2-Stroke vs 4-Stroke
Boaters throughout Alaska utilize a variety of ways to fish, recreate, and access remote lakes, rivers, and coastline in the summer. One of the most common ways is by boat, whether it be with a 2-stroke or 4-stroke motor. Older two-stroke engines rely upon either mixed fuel, which combines a two-cycle oil with gasoline into one fuel tank, or the engine has a two cycle oil reservoir that allows the oil to be mixed at the carburetor or injector before burning. A four stroke engine requires only unleaded fuel for power; oil is added only for lubrication into a crankcase, similar to automobiles. Motor manufacturer and technology can have a marked impact on fuel efficiency.
Watch this video to learn more about how engines work.
In order to understand just how much oil and gas may be entering our lakes and rivers, it is important to consider the type and horsepower of the engine in use, as well as its inefficiency. The amount of hydrocarbons contributed by any one 2-stroke is variable based on motor manufacturer, age, maintenance, and operation. Fuel burn rate and discharge can increase with motor horsepower and operation. The chart above shows the burn rate of five different types of 115 hp engines.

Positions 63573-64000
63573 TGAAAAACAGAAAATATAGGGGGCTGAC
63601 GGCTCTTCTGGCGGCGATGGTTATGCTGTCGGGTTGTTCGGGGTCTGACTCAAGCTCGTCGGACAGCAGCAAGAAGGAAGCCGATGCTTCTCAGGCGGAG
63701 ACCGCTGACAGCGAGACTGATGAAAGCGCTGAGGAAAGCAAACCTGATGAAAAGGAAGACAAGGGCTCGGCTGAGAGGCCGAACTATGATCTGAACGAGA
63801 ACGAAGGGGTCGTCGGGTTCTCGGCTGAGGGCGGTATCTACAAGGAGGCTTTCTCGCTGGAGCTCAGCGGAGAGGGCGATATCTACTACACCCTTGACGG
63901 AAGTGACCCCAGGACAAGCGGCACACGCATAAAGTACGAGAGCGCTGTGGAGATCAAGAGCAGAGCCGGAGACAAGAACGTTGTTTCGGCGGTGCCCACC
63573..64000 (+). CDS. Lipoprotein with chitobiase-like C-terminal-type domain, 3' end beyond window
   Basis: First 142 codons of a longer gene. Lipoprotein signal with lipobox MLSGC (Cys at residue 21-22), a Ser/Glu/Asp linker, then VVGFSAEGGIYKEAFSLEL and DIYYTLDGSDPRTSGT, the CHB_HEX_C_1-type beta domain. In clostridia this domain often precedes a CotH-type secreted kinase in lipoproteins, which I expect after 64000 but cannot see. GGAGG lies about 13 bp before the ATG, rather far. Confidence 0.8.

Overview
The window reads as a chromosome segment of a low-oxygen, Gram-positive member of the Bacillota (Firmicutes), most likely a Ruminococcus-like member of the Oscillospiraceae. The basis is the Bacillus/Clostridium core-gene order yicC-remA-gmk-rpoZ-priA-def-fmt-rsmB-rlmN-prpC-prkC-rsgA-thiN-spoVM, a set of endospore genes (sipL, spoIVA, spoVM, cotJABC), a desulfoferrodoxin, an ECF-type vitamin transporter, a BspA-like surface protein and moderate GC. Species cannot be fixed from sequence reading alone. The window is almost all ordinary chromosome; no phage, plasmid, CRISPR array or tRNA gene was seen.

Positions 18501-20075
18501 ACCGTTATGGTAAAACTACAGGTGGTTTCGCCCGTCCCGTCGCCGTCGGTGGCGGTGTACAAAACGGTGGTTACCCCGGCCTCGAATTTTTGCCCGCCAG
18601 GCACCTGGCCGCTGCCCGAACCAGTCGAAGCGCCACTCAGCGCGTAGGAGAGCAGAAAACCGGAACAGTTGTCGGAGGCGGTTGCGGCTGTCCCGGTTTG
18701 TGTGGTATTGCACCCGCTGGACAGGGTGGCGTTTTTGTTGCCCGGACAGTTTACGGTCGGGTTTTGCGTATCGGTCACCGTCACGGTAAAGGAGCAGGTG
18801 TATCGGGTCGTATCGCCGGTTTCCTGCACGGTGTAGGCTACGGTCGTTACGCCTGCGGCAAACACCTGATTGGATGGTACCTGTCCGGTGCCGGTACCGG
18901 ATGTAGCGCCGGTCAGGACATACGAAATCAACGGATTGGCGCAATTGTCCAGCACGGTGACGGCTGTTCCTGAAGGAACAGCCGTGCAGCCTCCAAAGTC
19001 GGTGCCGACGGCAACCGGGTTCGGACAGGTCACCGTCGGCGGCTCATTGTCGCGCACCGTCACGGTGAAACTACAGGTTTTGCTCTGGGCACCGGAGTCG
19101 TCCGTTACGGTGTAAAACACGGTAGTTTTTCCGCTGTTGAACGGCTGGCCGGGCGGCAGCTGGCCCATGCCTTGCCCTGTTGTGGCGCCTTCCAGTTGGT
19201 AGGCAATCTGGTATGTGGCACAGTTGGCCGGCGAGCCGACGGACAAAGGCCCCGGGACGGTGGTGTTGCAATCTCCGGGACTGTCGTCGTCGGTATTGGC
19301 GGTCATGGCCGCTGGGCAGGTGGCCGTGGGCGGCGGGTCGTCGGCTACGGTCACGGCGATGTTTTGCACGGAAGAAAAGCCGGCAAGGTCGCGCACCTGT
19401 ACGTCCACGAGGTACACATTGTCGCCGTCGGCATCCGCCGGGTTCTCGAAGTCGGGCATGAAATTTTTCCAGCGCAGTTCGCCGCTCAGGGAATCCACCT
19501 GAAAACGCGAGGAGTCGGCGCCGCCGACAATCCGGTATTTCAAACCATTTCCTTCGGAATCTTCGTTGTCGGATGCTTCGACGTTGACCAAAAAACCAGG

To calculate the number of gallons each motor would discharge, burn rate is multiplied by the percent inefficiency. At an inefficiency of 4% (average value used to represent a 4-stroke motor), at idle the Yamaha would discharge 1/50th of a gallon, at cruising speed 1/6thof a gallon, and wide open throttle 1/3rd of a gallon of gasoline in an hour. At an inefficiency of 27% (value used to represent a carbureted 2-stroke motor) discharge at idle would be 1/7th of a gallon, at cruising speed 1 gallon, and wide open throttle 2.5 gallons of gasoline per hour.
Increasing motor efficiency will result in lower total aromatic hydrocarbons (TAH) discharge per boat. This is why having more 4-stroke motors is desirable from a water quality standpoint.
Another way to look at it is that Big Lake could accommodate more 4-stroke motors and still meet water quality criteria than if there were as many carbureted 2-strokes on the lake.